Consulting engagements, audits, really any project at hand, involve some sort of pre-set methodology or plan for you to follow. While a predefined methodology might carry some importance, it can also be debilitating to the most key part of your project – planning. So if satisfaction of your work engagements in some way involves templates or checklists, then this article applies to you.
But templates are easy, so why should I change?
1. Templates pre-scribe the way you are to think.
Imagine someone asked for your opinion, but instead of openly and naturally responding back to them, you had to first consult a template of possible response formats saved on your laptop, pick which one best relates to the question, then reply in that exact format. Crazy, right?
Now imagine a totally different person asked you a totally different question, but you had to go through that same exercise again and reply in that same format. Do you really think that person views you as adding any sort of value to their situation at hand?
You must be following me now. Do not find a previously similar project and simply copy-paste as your basis for this one. This does nothing for the recipient of your work or for your own professional development.
2. People are more knowledgeable than an excel template, checklist, or work program as recent as even one day ago.
The world is changing FAST. So before anything, talk to people! You'll get the best information this way because not only will your conversation be real-time, the content in it will usually be forward-looking. This is where you add value – not only caring about what “was”, but what “could be”.
3. Remember the audience, or beneficiaries, of your work.
Recall that template analogy above? Hopefully the work you produce brings some type of tangible benefit to someone else. This is critical – bringing a “tangible benefit to someone else” means that they can understand the purpose behind your work and realize the value it will bring to them going forward. To start, you need to speak your audience’s language, and we all know that every person speaks and listens differently. So you can see where a template fits in at this point. It doesn’t.
OK I get your point, so how do I plan from a blank slate?
1. Learn the origin of the requested work engagement at hand.
Why did it come about, and by whom? What were this person's biggest concerns? What answers are THEY looking for? I stress THEY. Not you. Remember this isn’t about you, this is about bringing value to someone else. Find an answer to this next question before even moving forward – “How might this work fit into the bigger picture or goals of our company?”
2. Communicate these data points to your team.
Even if the answers to the above questions already exist in some unsightly Excel charting exercise, I don't care. Do not have your team read through any type of file as their primary source to learn the engagement. If you want to be an effective manager, you need to personally communicate the background and purpose of your projects to your entire team. Now wait, repeat after me, “I need to personally communicate the background and purpose of my projects to my ENTIRE team.” Why? Because this is how value is established on your team. You want every team member to understand how they're contributing to your greater goal, right? You should.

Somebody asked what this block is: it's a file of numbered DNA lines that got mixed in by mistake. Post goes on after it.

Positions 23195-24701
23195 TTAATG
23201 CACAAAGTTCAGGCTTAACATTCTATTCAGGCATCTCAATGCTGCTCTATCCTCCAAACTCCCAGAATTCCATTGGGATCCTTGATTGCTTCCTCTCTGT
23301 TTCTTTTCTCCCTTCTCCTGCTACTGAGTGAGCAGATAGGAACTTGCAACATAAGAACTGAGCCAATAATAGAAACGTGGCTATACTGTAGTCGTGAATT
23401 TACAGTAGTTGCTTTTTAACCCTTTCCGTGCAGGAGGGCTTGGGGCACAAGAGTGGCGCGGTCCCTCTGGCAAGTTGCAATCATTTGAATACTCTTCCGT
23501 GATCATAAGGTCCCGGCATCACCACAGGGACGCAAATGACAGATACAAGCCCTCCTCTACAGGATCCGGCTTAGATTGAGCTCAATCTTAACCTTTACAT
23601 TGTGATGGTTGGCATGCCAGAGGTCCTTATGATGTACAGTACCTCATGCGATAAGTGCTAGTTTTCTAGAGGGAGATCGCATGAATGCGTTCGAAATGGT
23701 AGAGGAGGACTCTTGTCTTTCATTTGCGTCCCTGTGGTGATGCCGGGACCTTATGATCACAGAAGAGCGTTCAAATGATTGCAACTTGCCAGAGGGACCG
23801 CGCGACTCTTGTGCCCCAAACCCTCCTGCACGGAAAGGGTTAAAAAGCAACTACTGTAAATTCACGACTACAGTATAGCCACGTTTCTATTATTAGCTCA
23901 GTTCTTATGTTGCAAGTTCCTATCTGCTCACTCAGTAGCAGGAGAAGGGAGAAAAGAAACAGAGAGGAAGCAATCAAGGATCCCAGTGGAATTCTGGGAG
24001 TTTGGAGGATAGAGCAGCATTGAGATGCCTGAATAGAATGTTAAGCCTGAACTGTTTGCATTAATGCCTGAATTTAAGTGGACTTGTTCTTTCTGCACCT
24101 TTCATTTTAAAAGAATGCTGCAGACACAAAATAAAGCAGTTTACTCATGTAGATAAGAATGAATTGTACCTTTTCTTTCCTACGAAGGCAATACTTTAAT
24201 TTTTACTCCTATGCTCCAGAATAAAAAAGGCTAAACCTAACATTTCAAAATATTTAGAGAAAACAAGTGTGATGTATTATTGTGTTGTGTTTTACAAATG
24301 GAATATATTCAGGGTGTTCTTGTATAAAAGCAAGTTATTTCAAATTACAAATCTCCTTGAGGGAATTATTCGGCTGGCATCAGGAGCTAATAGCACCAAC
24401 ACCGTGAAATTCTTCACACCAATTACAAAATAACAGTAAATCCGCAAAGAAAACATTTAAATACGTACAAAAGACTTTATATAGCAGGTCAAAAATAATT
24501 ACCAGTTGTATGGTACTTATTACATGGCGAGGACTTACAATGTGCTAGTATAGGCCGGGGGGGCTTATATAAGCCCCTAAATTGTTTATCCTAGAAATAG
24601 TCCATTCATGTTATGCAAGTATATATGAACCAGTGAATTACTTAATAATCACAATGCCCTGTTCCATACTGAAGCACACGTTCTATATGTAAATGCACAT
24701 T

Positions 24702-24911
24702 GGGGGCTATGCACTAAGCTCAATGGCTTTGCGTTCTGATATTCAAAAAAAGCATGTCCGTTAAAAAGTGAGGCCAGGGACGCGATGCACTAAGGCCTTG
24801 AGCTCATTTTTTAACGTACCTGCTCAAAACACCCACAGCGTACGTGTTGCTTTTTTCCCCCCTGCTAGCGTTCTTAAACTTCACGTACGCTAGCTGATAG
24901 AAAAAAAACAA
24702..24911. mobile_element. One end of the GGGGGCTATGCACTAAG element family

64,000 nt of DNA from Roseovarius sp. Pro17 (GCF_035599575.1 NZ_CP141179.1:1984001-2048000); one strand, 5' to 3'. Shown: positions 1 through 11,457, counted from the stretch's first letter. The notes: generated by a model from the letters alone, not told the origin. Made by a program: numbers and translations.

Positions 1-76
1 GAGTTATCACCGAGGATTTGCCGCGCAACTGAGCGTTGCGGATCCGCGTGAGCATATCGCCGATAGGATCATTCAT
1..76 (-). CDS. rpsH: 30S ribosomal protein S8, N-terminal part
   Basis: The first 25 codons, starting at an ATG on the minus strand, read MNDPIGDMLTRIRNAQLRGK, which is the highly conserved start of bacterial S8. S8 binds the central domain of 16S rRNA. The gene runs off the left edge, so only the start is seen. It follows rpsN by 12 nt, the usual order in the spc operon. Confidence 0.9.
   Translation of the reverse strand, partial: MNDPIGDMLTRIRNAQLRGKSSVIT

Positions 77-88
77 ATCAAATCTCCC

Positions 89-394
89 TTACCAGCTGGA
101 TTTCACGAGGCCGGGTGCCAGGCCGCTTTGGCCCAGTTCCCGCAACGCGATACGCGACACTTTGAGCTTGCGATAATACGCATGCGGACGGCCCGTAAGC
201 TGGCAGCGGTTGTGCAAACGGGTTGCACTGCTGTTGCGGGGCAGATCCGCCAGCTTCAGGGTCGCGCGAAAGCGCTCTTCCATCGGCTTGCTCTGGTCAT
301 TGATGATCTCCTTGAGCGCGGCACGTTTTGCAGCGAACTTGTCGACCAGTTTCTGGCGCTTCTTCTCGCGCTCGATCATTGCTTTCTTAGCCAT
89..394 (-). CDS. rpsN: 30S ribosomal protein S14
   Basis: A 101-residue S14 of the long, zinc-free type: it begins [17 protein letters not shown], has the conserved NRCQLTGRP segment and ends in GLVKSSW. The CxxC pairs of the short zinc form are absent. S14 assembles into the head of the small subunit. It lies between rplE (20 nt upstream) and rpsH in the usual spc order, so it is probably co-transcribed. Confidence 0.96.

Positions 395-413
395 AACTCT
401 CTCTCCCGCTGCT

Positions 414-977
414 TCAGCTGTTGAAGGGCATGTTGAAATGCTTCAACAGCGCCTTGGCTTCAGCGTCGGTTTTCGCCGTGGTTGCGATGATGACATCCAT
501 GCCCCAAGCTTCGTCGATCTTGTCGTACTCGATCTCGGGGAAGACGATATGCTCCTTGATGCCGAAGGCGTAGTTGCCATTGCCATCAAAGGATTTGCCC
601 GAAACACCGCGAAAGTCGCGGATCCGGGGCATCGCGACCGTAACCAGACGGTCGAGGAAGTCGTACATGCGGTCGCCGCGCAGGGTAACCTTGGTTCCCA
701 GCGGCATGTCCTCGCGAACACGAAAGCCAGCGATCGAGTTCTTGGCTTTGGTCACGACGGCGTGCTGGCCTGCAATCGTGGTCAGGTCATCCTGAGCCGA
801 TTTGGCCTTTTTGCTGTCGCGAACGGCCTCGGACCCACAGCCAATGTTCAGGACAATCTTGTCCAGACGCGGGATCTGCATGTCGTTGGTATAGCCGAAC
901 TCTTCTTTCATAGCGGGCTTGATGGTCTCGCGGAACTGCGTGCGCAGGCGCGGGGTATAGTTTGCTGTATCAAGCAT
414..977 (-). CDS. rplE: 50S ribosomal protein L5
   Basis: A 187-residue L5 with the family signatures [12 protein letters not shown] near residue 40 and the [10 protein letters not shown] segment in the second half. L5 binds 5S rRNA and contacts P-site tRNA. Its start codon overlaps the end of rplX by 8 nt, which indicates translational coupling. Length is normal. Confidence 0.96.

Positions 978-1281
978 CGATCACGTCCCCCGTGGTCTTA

3. Next, send forth your team to gather information, efficiently.
Allocate your planning research and information-gathering activities out to your team. You want to develop all levels of your employees. So rather than saving the planning process for you higher-ups, involve everyone in all key parts of your planning process.
With this, your entire team will feel they have a purpose and can understand how they each can bring value to the engagement. Not only is this good for morale, but does wonders for your team’s efficiency.
Great stuff. Now I have a ton of information, but no template to document it in.
First, please realize your average person doesn’t actually ENJOY reading through checklists, Excel templates, or pages of words.
So, apply art. Use tables, webs, fancy formatting. Basically anything to grab your reader’s attention and force them to focus on key information. Accept the reality that not every word YOU think is important will be considered important by someone else.
So how do you identify important, key points? Apply the “so-what” rule. Imagine presenting to your CEO, and at the end of your spiel he looks at you and says, “so what are you telling me?” This is where he wants you to zero in on those few critical points that have enough impact they warrant some sort of change to his organization, whether it’s now or in the future. So cut out all the other mumbo jumbo stuff, and deliver one clear, key message that’s easy for your audience to reference, retain, and repeat.
Finally, if Mr. or Mrs. Boss needs a completeness check for comfort that everything that should’ve gone into planning actually went into planning, and a checklist is the best way to give assurance on this, then insert your checklist here. Saving this for the end will allow your team to think openly and strategically throughout the planning process. This is key to completing a successful project and ensuring the greatest value emanates from your team.
Want to contribute planning ideas that work best for you? I want to hear them so please, share them below!